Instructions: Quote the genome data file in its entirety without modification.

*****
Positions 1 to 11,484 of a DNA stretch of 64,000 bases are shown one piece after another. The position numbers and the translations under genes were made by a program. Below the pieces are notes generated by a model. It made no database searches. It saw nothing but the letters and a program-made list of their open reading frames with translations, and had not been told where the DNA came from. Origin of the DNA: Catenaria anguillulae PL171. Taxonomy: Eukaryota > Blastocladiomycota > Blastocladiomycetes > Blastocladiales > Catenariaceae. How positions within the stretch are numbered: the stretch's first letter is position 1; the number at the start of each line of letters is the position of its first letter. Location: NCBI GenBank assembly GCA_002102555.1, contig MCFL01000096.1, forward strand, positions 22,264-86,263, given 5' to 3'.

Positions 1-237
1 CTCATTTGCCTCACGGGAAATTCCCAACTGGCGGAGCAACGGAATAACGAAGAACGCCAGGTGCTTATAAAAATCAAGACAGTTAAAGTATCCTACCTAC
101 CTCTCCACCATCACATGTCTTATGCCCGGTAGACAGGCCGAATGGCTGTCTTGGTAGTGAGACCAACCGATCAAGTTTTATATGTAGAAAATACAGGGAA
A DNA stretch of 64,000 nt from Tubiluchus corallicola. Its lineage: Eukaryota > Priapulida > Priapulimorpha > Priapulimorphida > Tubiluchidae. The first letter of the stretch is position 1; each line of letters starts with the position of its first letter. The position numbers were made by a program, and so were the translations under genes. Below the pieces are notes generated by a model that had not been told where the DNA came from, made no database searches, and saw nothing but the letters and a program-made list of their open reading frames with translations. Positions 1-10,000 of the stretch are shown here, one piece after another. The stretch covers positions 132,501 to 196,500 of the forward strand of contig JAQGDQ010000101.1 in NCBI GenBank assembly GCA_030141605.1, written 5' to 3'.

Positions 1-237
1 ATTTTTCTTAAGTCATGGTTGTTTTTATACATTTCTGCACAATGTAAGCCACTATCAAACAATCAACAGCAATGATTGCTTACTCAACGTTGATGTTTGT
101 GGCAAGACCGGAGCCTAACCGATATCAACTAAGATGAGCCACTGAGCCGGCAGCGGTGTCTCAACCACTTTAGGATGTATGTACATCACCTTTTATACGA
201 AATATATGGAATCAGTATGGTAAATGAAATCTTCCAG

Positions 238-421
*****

Positions 1 to 11,484 of a DNA stretch of 64,000 bases are shown one piece after another. The position numbers and the translations under genes were made by a program. Below the pieces are notes generated by a model. It made no database searches. It saw nothing but the letters and a program-made list of their open reading frames with translations, and had not been told where the DNA came from. Origin of the DNA: Catenaria anguillulae PL171. Taxonomy: Eukaryota > Blastocladiomycota > Blastocladiomycetes > Blastocladiales > Catenariaceae. How positions within the stretch are numbered: the stretch's first letter is position 1; the number at the start of each line of letters is the position of its first letter. Location: NCBI GenBank assembly GCA_002102555.1, contig MCFL01000096.1, forward strand, positions 22,264-86,263, given 5' to 3'.

Positions 1-237
1 CTCATTTGCCTCACGGGAAATTCCCAACTGGCGGAGCAACGGAATAACGAAGAACGCCAGGTGCTTATAAAAATCAAGACAGTTAAAGTATCCTACCTAC
101 CTCTCCACCATCACATGTCTTATGCCCGGTAGACAGGCCGAATGGCTGTCTTGGTAGTGAGACCAACCGATCAAGTTTTATATGTAGAAAATACAGGGAA
A DNA stretch of 64,000 nt from Tubiluchus corallicola. Its lineage: Eukaryota > Priapulida > Priapulimorpha > Priapulimorphida > Tubiluchidae. The first letter of the stretch is position 1; each line of letters starts with the position of its first letter. The position numbers were made by a program, and so were the translations under genes. Below the pieces are notes generated by a model that had not been told where the DNA came from, made no database searches, and saw nothing but the letters and a program-made list of their open reading frames with translations. Positions 1-10,000 of the stretch are shown here, one piece after another. The stretch covers positions 132,501 to 196,500 of the forward strand of contig JAQGDQ010000101.1 in NCBI GenBank assembly GCA_030141605.1, written 5' to 3'.

Positions 1-237
1 ATTTTTCTTAAGTCATGGTTGTTTTTATACATTTCTGCACAATGTAAGCCACTATCAAACAATCAACAGCAATGATTGCTTACTCAACGTTGATGTTTGT
101 GGCAAGACCGGAGCCTAACCGATATCAACTAAGATGAGCCACTGAGCCGGCAGCGGTGTCTCAACCACTTTAGGATGTATGTACATCACCTTTTATACGA
201 AATATATGGAATCAGTATGGTAAATGAAATCTTCCAG

Positions 238-421